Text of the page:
So you believe that the methamphetamine problem does not exist in your practice. Not in your city or small town? Your mental image of the sunken-cheeked meth user is accurate, but this person is in the late stages of meth addiction. The person you may see in your office is likely to be, according to JADA,  30-something, but could be late adolescent or 20-something. Women and current cigarette smokers are affected disproportionately by using this drug. So, apparently, are African-American men. If you see smooth surface caries in someone who never had them before, consider the possibility that your patient may be using methamphetamine. Hold on to that thought if you observe anterior facial or interproximal caries where none previously existed. Rather than beginning an inquisition about recreational drug use, you may get farther along with a patient by simply asking, "What is happening to your teeth?" or "It looks like something has changed with your teeth," and waiting, staying absolutely silent, for five, six, seven seconds or more.

Conveying a sense of professional concern rather than moralizing is helpful if what you want is a frank discussion of your findings and to encourage your patient to return to your office, sooner rather than later. You may or may not have an impact, but you give a person an open door rather than one closed in their face with this approach. The patient may or may not admit to a habit. It is easier to pretend that drinking soda is the problem than to tell your dentist that you are partying hard.

The addiction is fierce and is intertwined with many behaviors that are almost impossible to quit. If your patient openly discusses recreational drug use, there is an opportunity to refer to a treatment program.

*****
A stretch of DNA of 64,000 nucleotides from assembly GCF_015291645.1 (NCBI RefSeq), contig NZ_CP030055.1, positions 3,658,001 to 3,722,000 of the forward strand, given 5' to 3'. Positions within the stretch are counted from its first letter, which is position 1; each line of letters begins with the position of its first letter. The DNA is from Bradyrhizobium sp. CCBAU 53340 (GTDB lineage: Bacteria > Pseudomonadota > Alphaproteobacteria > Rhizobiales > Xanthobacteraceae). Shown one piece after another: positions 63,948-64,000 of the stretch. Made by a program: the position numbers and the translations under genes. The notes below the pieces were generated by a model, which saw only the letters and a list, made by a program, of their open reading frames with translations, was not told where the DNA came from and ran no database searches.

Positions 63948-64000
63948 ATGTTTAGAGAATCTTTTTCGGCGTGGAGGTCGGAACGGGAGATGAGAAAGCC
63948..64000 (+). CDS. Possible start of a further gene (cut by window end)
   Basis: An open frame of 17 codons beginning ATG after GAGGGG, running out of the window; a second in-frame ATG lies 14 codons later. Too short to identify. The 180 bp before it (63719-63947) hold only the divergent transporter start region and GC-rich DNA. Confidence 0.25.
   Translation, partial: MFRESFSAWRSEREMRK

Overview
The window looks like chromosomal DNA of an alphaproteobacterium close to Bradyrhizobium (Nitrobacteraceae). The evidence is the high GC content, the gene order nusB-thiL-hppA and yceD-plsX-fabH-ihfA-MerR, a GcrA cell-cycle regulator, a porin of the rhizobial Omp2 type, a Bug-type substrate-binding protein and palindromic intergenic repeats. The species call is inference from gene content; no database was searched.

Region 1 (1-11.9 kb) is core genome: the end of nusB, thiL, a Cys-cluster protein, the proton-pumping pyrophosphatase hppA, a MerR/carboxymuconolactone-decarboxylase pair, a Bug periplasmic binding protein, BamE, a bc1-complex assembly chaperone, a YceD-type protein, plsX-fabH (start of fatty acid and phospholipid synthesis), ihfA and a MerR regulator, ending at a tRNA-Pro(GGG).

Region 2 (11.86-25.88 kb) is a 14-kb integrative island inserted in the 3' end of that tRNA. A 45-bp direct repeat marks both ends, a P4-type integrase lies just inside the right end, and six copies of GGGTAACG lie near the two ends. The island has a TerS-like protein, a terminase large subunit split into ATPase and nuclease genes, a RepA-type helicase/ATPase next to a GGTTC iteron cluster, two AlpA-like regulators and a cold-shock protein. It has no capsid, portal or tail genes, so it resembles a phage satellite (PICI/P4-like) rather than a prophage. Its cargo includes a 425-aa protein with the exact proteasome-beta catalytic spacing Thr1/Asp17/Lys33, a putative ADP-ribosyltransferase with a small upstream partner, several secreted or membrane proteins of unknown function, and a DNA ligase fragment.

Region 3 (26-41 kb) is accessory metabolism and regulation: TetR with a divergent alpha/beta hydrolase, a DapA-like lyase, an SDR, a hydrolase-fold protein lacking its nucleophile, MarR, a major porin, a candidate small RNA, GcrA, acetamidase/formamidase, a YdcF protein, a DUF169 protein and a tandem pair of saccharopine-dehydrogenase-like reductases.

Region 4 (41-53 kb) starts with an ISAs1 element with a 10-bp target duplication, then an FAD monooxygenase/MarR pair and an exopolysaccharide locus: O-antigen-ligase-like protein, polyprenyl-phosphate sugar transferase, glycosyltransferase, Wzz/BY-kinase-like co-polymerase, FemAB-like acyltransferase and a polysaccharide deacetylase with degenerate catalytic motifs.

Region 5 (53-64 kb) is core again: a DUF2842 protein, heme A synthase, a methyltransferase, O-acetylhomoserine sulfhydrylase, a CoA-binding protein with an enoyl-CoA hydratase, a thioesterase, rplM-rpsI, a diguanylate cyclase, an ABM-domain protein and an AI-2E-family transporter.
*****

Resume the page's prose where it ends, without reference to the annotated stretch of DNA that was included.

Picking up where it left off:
Dentists are in a "unique" position to do this early on and may have an impact when interventions can be most likely to contribute to good outcomes. Professional behavior requires that we care for vulnerable patients. From what I see nationally we are in the midst of a public health crisis. We must take action if we are, as a profession, to have any chance at helping people save their teeth. Just as we informed the public of the risks of smokeless tobacco with campaigns aimed at users, and just as we instituted caries risk assessment programs to educate patients about how diet and home care affect caries, we must put the word out about meth.

Our best hope for our patients and loved ones is that they never touch methamphetamine. Let's reach out to the youngest, most vulnerable members of our population: the junior high and high school students.

Listed below are some outstanding resources for dentists to use to educate themselves, their loved ones and their staff members. These materials may also be distributed to local schools for educational purposes.  

It's a nasty drug.

RESOURCES:

  • Mouthhealthy.org; search for "methamphetamine."
  • "Crystal Meth: The Wrong Road," a film by Dr. Mitchell Goodis (also available in Spanish: "Metamfetamina: El Camino Equivocado"). This information may be used to fulfill education requirements in drug awareness programs in schools.
  • Mitchtv.net:  a website with free resources for dentists, schools, and teachers.
  • "Meth: Kiss of Death," a TLC production and "Meth and Oral Health: A Guide for Dental Professionals," by Drs. Stephen Wagner and Charles Tatlock.
Dr. Giusti is an associate professor in the Department of Dental Practice at the Arthur A. Dugoni School of Dentistry at the University of the Pacific.